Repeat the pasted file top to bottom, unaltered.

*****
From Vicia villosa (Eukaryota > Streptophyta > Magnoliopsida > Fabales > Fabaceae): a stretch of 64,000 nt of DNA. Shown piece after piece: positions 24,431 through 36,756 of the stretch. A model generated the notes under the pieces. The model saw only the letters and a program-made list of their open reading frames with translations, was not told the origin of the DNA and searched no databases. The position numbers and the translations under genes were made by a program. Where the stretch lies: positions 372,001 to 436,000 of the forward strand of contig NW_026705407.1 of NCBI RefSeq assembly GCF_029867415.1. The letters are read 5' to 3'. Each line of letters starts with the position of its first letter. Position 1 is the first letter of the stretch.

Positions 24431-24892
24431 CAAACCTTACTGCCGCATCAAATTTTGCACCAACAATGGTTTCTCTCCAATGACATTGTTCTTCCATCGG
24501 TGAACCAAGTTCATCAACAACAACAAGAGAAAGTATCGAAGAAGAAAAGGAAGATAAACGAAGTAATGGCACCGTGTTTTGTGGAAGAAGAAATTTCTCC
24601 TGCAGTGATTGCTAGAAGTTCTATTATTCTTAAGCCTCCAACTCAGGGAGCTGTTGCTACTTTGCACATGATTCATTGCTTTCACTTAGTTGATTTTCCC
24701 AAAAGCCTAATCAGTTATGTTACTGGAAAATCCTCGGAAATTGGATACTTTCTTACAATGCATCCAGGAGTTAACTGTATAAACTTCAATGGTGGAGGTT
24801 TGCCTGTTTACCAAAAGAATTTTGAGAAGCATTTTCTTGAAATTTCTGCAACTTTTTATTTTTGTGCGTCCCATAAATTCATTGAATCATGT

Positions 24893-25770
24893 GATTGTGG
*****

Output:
From Vicia villosa (Eukaryota > Streptophyta > Magnoliopsida > Fabales > Fabaceae): a stretch of 64,000 nt of DNA. Shown piece after piece: positions 24,431 through 36,756 of the stretch. A model generated the notes under the pieces. The model saw only the letters and a program-made list of their open reading frames with translations, was not told the origin of the DNA and searched no databases. The position numbers and the translations under genes were made by a program. Where the stretch lies: positions 372,001 to 436,000 of the forward strand of contig NW_026705407.1 of NCBI RefSeq assembly GCF_029867415.1. The letters are read 5' to 3'. Each line of letters starts with the position of its first letter. Position 1 is the first letter of the stretch.

Positions 24431-24892
24431 CAAACCTTACTGCCGCATCAAATTTTGCACCAACAATGGTTTCTCTCCAATGACATTGTTCTTCCATCGG
24501 TGAACCAAGTTCATCAACAACAACAAGAGAAAGTATCGAAGAAGAAAAGGAAGATAAACGAAGTAATGGCACCGTGTTTTGTGGAAGAAGAAATTTCTCC
24601 TGCAGTGATTGCTAGAAGTTCTATTATTCTTAAGCCTCCAACTCAGGGAGCTGTTGCTACTTTGCACATGATTCATTGCTTTCACTTAGTTGATTTTCCC
24701 AAAAGCCTAATCAGTTATGTTACTGGAAAATCCTCGGAAATTGGATACTTTCTTACAATGCATCCAGGAGTTAACTGTATAAACTTCAATGGTGGAGGTT
24801 TGCCTGTTTACCAAAAGAATTTTGAGAAGCATTTTCTTGAAATTTCTGCAACTTTTTATTTTTGTGCGTCCCATAAATTCATTGAATCATGT

Positions 24893-25770
24893 GATTGTGG